Saturday, November 12, 2011

Trying the Try Plane and Closing up Box #3

After a troublesome week of sickness in the family and other chaos, some shop time was secured once again.  While the sharpening stones soaked, I started to clean up an old try plane.  It is in overall decent shape, but was covered with a layer of grime and paint.  I did not want to aggressively scrub it (especially the sole) but a lot of work with mineral spirits and Simple Green removed a huge percentage of the offending material.  Here's how it was to start:


And after a bit of elbow grease:



Much nicer, wouldn't you say?  The sole was actually fairly clean so I just gave it a wipe with mineral spirits, and then waxed the whole thing.  Of course I also flattened and sharpened the iron.  This plane works very well!  It will be interesting to give it a try over the course of a project.  It is possible that it is a bit easier to push on edges than the metal plane is, but it also seemed a little more difficult to plane face grain with it.  It does take a different technique, so after some practice it will be more useful to compare.

There is no maker's mark on the body of the plane that I can find.  The iron, however, had one:


Looks like F, K or R Parker & Sons.  Quick websearches don't reveal anything.  I'll do a little hunting.

I then honed my jack and smoothing plane.  The smoothing plane has been leaving track marks, despite having filed the corners of the iron.  I did a little more filing and fine-tuning of the blade projection.  I -think- its improved, but time will tell.  I am really looking forward to my plane workshop at the end of this month, where I can get some expert feedback on the condition of my tools.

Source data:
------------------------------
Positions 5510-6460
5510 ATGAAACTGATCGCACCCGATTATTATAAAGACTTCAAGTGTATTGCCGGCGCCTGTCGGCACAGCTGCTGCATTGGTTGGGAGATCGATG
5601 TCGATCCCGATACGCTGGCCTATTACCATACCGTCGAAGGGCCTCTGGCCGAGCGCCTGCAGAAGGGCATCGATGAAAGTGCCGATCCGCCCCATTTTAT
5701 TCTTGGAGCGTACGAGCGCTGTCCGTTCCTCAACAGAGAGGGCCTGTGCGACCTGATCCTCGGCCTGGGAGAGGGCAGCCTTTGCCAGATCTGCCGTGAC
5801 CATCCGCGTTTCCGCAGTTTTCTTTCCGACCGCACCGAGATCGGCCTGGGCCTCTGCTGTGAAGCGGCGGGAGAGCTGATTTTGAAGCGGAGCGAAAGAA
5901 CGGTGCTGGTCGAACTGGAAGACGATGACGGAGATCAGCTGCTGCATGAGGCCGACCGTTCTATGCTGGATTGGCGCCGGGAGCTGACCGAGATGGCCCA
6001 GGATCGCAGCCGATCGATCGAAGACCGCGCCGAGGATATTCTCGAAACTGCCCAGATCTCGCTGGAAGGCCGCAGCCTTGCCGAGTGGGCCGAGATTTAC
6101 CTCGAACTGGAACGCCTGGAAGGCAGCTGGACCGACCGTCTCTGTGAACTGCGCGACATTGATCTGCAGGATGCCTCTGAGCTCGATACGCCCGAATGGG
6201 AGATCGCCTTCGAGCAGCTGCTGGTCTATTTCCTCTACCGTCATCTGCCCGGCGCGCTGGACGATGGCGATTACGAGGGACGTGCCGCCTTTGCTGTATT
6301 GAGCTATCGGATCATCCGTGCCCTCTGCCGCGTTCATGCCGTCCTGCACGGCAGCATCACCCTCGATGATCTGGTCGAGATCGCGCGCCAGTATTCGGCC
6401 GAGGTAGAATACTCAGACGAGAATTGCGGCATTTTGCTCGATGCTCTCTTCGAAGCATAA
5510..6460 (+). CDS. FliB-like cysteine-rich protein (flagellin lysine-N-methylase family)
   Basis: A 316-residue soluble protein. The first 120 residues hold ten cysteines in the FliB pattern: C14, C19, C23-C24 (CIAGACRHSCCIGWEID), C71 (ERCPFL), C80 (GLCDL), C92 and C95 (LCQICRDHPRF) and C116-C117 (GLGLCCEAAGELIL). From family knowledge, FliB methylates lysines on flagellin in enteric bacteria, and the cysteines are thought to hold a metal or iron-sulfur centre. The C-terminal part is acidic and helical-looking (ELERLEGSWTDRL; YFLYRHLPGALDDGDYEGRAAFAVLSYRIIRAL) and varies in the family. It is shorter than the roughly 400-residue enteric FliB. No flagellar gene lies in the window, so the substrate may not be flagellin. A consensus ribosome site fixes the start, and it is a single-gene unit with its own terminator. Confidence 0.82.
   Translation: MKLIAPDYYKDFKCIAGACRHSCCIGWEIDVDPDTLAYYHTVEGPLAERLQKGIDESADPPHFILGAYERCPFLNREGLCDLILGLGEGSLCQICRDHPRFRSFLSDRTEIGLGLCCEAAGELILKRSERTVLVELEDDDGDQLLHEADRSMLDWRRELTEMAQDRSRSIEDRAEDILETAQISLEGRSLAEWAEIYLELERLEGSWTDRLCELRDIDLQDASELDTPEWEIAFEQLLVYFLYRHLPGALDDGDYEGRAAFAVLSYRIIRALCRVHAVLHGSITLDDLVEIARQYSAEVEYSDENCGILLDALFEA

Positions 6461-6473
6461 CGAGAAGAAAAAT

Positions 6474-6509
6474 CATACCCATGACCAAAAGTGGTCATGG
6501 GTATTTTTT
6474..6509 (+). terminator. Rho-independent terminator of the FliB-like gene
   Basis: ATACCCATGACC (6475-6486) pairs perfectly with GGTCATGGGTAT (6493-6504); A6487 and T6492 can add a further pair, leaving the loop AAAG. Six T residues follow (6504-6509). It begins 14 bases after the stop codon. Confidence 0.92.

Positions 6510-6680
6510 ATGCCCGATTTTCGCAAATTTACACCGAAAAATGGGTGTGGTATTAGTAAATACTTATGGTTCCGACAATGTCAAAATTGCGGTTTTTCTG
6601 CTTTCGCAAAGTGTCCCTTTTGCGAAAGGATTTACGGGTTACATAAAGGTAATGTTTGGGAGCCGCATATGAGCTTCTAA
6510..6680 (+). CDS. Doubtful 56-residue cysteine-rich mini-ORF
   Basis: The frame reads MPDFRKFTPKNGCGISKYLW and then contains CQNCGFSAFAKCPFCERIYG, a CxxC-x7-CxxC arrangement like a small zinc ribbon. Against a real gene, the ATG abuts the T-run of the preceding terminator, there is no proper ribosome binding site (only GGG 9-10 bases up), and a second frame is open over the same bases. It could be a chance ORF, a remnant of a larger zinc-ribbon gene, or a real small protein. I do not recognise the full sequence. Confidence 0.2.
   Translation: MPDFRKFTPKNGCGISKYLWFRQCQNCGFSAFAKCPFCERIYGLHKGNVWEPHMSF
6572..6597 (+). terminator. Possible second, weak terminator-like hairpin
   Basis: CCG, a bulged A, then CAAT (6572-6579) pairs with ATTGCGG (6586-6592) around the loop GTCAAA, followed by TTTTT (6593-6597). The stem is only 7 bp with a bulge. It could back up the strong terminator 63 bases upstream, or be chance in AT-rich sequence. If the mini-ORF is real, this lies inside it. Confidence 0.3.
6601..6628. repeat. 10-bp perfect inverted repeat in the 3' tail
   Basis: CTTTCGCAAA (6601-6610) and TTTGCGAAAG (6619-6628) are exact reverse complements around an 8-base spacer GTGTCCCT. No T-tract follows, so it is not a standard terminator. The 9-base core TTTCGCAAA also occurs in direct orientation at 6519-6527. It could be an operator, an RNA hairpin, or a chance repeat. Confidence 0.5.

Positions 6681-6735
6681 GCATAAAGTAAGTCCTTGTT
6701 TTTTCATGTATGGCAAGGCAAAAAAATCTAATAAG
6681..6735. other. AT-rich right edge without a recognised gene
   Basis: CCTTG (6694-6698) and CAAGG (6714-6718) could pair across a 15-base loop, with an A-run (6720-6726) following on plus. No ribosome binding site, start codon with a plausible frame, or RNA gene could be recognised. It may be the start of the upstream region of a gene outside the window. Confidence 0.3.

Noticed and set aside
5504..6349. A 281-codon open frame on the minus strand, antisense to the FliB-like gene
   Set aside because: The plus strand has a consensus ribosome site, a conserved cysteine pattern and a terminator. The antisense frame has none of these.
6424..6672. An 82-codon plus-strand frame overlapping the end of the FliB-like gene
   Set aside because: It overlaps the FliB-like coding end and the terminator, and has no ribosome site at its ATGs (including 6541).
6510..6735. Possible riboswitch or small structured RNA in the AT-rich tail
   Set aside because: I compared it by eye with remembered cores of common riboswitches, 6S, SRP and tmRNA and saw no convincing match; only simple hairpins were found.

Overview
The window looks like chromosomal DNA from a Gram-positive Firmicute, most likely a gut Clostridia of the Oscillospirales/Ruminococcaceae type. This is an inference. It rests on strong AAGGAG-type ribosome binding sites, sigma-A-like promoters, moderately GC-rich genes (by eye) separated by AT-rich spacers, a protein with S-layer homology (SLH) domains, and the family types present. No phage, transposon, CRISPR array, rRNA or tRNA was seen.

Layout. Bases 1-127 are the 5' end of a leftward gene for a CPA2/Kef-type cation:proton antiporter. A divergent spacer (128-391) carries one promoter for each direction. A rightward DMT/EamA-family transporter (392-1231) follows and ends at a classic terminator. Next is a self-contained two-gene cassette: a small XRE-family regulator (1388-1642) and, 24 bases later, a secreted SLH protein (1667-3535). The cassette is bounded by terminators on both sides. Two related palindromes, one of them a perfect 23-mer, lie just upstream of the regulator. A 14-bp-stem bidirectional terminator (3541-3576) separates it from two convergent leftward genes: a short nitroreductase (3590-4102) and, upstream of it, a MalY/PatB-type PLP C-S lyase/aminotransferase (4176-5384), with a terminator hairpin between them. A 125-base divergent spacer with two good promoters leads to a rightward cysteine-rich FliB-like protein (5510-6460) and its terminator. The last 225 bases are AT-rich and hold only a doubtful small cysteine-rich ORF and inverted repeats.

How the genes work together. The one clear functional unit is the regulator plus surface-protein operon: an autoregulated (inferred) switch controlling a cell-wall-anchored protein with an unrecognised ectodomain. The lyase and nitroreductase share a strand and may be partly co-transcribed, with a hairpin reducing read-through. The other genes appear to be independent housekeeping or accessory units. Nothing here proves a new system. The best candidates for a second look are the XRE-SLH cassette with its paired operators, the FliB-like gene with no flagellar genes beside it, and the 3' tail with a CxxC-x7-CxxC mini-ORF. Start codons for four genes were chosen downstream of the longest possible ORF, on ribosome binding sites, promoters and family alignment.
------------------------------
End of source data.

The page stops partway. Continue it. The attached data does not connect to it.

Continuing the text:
I ripped the cross-strengtheners for the lid of the final packing box, chamfered their sides, and nailed them onto the lid.


Those nails then needed clinching, which has become my least-favorite part of this box's construction.  I believe I am using nails that are too thick; I should be using brads instead of finish nails.  On paper, the clinching operation looks like a lot of fun, but it is not.  This could also have something to do with my choice of relatively hard wood (poplar) since Eastern White Pine was not available locally.

With the boards smoothed and the battens clinched, the lid is almost complete.  It still needs final trimming, and after a few coats of oil, it will be completed and finished!



I have a few lingering questions which I will try to have answered for a post-mortem post on The Packing Box.  I am excited for the next phase: The Schoolbox, which will feature tons of dovetail joints, chisel work, and installing hardware like locks and hinges.


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